A picture is worth a thousand words.

The setting: A rodeo arena in front of the bucking chutes. The chute gate is opened flat against the fence. Spectators on the left side in the bleachers look mesmerized. A cowboy on the catwalk behind the open chute has an, “I don’t believe it!” countenance on his face.

The photographer has captured the bull from the left hindquarter angle. The bull’s hind feet are planted, his front feet well off the ground and his big horned head appears to be inches from the arena fence. The bull rider is sitting upright, legs tight around the girth and hat missing.

So far, so so. But what distinguishes this photograph is the presence of a cowboy, not the rider, arms straight along his sides, legs together, hat on his head in what one could describe as a skier lifting from the edge of the swooping ski jump.

The flying cowboy’s left boot is obscured by the bull rider’s head. Judging from his relationship to the slide rail above the chutes, the apogee of his arc will be 12 feet above the arena floor.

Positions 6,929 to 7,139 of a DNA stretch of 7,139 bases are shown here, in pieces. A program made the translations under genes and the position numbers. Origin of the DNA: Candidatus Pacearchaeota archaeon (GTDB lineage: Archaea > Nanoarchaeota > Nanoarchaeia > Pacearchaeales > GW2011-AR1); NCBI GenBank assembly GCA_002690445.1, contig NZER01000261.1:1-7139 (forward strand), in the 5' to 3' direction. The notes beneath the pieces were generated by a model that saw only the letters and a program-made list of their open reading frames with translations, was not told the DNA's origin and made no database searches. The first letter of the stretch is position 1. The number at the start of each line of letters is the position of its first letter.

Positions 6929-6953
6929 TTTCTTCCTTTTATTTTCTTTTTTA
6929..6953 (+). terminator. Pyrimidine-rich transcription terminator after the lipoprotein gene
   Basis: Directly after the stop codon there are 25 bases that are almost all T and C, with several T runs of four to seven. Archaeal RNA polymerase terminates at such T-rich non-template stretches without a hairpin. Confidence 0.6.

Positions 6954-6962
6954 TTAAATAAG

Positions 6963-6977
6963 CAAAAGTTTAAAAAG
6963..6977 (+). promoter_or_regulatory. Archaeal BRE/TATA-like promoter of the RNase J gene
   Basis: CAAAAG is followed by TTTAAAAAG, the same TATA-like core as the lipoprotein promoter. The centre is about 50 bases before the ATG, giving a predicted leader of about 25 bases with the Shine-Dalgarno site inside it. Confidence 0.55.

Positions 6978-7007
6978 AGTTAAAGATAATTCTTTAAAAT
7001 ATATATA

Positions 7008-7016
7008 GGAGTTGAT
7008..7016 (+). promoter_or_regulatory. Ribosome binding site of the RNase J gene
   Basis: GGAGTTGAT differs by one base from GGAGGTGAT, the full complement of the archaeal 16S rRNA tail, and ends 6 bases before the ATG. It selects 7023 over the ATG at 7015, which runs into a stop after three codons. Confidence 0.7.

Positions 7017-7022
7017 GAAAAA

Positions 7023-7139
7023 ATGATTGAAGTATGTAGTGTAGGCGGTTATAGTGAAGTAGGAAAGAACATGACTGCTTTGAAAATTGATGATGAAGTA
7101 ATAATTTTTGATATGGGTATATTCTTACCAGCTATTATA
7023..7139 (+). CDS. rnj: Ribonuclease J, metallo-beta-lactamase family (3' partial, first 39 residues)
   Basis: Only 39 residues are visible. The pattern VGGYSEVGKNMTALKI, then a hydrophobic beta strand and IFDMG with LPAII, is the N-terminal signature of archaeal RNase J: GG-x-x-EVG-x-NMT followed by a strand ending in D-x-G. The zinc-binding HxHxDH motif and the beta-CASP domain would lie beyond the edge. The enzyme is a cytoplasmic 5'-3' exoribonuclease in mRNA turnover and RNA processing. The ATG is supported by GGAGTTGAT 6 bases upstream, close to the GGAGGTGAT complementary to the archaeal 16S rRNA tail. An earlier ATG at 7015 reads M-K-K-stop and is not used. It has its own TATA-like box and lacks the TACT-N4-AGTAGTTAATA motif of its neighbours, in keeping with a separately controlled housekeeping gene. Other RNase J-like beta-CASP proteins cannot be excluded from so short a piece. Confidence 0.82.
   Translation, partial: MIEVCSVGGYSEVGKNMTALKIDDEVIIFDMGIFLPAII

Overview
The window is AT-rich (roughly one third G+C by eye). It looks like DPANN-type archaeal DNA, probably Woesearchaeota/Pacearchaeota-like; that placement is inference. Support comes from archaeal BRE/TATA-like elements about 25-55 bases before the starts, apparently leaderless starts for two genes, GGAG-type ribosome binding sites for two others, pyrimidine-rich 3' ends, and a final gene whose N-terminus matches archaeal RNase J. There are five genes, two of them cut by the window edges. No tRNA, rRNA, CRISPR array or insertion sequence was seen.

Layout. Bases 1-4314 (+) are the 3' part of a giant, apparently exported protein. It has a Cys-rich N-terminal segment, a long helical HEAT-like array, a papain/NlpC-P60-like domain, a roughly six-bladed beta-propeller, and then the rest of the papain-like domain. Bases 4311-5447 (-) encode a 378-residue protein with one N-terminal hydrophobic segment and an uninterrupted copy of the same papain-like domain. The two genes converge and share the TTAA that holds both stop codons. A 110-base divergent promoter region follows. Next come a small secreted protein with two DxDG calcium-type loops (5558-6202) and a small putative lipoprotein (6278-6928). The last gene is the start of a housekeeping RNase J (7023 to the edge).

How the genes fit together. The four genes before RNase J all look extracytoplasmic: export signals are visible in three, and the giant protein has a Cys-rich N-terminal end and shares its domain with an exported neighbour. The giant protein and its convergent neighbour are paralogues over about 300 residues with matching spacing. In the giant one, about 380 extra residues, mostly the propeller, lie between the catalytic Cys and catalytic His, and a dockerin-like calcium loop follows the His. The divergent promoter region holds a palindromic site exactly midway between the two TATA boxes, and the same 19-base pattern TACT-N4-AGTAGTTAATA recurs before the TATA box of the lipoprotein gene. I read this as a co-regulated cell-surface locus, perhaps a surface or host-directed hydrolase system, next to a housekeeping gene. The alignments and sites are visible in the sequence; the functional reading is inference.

Your first thought is that someone skilled in graphic arts has “dubbed” the flying cowboy into the picture. But the photo has aged (as have all the rodeo pictures from our youth), and it looks real. I mean, where would you find a picture of a flying cowboy that you cut and paste over the bull rider in the first place? At an Olympic diving competition when the competitors were required to wear boots, jeans and a hat? Or maybe a cowboy bachelor party where they were bobbing for apples in the stock tank? Or an extreme cowboy contest that involved being fired from a cannon?

No, you come away thinking it must be authentic. The real story is that the flying cowboy was the gate man. He let the bull out and waited behind the gate. The bull began to bang his head on the gate, mashing the cowboy who side-stepped to the right and out of harm’s way, or so he thought.

The bull swung after him, charged, lifted and literally slung the cowboy into orbit. In fact, on his descent caught in the photo, he kicked the bull rider in the head! You will not find this photograph in the National Cowboy Hall of Fame and Heritage Museum in Oklahoma City or the PRCA Hall of Fame in Colorado Springs. It is on display behind the hat steaming table in Crutcher’s Western Store in Lawton, Oklahoma.

Oh, one more thing. In the photo, the flying cowboy appears to be looking down at the bull ride in progress like a man who just spit off the Empire State Building and wants to see where it lands.

I guess the caption for the photo could be, “Splat!” PD